It's two stops away on the MTR and as you walk into the park you can feel the calm envelope you. I'm not being melodramatic. The farther into the park you go, the more obviously you leave the city behind until you're so far in, all you can see outside the tall trees are the tops of the glass skyscrapers and mountains right behind them.

Inside, I found a bench in the shade near the jogging path and started to read. The benches with the backs were mostly in the sun, so I took one of the flat benches. There was almost nobody around. There are signs all around the path telling people the track is only for jogging. If you need to rest, you must get off the track. If you feel the need to walk slowly, you must give way and stay to the side.

There are policewomen/track watchers out to make sure people obey. On a crowded day they shoo the kids on skateboards, and the people who meander across, seemingly oblivious to the fact that people are actually trying to run.

Apparently, they are also the park bench watchers.

The park was pretty empty, mostly older residents strolling very slowly on the jogging path. The stray faster-paced jogger. An amah with a stroller. That's about it. And me. Reading quietly on the bench. On my back. With my feet on the bench.

Apparently that's not allowed.

I noticed someone watching me, and I sat up to see what was up. Once my feet hit the ground (I think perhaps this was key ... no feet on the bench?) The park bench policewoman smiled and said thank you. I felt properly chastened. But there were no signs. I think there are some things you're supposed to know. Like in France, you don't sit on the grass. Ever.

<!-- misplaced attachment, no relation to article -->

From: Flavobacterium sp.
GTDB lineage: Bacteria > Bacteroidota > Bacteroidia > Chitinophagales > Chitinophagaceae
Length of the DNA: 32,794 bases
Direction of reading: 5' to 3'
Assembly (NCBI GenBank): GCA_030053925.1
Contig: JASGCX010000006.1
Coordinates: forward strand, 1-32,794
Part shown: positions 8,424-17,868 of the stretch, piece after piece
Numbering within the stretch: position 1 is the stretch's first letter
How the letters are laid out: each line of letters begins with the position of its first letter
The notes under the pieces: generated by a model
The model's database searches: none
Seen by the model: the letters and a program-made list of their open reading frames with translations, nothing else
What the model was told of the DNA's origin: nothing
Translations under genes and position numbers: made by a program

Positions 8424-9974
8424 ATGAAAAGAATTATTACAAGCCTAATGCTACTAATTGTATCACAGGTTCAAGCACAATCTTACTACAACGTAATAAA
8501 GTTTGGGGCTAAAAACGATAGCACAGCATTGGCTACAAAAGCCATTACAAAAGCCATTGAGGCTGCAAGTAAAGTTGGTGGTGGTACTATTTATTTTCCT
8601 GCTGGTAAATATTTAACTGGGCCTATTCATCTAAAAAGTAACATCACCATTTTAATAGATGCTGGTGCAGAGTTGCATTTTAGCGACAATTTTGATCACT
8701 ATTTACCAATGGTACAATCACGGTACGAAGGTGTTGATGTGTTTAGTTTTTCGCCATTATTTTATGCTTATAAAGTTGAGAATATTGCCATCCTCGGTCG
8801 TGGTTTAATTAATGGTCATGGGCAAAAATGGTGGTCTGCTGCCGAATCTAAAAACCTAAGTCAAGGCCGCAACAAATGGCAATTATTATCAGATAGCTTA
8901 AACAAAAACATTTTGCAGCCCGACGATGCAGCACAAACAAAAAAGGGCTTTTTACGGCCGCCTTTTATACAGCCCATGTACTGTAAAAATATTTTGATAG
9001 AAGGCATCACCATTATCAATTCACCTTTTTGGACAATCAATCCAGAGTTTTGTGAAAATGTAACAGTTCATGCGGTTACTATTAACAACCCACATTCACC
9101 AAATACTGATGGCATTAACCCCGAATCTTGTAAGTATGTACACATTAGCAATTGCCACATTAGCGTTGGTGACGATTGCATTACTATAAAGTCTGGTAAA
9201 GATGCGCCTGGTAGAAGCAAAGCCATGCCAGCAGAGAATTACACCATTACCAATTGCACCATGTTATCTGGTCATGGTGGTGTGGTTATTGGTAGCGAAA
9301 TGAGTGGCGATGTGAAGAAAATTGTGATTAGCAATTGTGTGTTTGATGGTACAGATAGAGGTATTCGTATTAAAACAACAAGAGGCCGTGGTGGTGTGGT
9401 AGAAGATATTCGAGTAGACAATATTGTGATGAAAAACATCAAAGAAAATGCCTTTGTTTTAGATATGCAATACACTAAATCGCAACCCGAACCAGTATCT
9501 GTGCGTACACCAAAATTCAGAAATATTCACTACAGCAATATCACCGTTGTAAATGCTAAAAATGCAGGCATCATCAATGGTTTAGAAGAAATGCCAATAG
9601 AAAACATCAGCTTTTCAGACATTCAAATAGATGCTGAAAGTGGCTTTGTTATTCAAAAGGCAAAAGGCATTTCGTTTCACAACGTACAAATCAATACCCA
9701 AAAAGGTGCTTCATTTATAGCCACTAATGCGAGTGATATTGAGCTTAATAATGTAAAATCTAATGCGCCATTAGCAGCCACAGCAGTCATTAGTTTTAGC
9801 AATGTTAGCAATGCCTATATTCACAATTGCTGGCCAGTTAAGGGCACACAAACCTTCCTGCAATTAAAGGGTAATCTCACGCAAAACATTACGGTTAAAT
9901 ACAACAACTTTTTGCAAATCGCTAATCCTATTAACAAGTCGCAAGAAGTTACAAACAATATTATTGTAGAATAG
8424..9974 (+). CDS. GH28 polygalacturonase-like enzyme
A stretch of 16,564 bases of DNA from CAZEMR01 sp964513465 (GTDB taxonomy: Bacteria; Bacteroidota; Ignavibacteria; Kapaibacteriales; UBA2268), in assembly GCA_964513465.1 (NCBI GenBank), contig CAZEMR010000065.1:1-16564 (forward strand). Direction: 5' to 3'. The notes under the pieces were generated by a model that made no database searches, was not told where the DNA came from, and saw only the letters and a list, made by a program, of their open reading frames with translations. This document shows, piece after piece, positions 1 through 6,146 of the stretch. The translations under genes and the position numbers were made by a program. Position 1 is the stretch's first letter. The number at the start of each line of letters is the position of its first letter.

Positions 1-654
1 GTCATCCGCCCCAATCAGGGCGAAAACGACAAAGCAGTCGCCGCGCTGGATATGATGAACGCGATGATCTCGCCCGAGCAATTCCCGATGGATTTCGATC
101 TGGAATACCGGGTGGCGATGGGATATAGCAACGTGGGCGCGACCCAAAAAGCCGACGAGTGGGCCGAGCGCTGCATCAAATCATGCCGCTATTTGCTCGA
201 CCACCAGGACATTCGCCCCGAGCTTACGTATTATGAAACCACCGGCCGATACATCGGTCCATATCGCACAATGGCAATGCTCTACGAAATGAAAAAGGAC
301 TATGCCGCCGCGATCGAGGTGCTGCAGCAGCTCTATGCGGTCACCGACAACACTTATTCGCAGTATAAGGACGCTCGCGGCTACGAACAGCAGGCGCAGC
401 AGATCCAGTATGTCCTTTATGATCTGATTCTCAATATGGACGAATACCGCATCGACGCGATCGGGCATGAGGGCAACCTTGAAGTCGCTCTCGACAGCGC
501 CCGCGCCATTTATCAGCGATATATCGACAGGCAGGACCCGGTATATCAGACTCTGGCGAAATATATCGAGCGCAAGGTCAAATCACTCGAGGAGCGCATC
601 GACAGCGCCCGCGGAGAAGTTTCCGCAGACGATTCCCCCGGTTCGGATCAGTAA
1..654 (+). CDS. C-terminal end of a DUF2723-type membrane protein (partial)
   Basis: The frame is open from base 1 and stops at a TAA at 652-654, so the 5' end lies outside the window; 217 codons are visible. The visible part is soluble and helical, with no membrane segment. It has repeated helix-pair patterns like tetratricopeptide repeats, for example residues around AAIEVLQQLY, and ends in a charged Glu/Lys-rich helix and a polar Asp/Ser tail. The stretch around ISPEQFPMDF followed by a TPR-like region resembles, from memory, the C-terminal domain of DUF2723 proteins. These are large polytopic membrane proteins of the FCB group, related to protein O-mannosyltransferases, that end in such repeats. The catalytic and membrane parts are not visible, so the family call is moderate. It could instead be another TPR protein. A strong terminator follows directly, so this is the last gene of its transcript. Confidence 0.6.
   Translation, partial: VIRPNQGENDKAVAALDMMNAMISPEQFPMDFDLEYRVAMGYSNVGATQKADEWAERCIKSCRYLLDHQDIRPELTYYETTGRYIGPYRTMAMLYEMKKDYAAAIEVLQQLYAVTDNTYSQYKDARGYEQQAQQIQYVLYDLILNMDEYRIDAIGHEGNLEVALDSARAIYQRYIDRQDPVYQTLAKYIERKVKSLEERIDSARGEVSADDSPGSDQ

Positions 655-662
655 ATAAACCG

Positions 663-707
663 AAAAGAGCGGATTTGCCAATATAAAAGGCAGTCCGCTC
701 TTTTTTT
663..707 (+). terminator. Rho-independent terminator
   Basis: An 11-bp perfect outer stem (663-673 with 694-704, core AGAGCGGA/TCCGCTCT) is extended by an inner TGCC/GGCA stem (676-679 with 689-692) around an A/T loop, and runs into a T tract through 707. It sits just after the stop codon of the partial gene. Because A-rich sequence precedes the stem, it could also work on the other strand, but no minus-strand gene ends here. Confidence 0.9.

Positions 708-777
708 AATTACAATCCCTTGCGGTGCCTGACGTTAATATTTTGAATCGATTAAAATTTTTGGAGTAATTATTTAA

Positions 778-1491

A little later I moved to a bench with a back on it, although the view wasn't as nice. People here in Hong Kong mostly leave me alone. I'm acutely aware that I'm different, but if they notice, they don't make it obvious. They just walk on past. I read for about two hours, rejoicing in the quiet leafy-ness and the incredible breeze that made the whole place feel so livable.

When I walked out (I'd had a disagreement with a bee of some sort) I knew what I was leaving behind, and the temperature change was palpable. It rose about 10 degrees as I came out of the greenery and walked onto the pavement.

Back to the storm.

October 19, 2008

In Search of Sustenance

You would think that feeding oneself is a pretty simple concept: I am hungry, therefore I eat. But I swear it seems more complicated than this.

Each night, pretty much, I venture from the apartment to find some dinner. Now we have plenty of grocery stores here, easy and convenient. But we haven't stayed anywhere long enough to build up a pantry. And in the current place we're in, we won't. We also have an oven (too hot!) and two electric burners, but that's it.